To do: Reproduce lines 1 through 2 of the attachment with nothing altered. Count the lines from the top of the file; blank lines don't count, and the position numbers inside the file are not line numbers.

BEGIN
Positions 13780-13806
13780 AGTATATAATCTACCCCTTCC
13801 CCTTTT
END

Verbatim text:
Positions 13780-13806
13780 AGTATATAATCTACCCCTTCC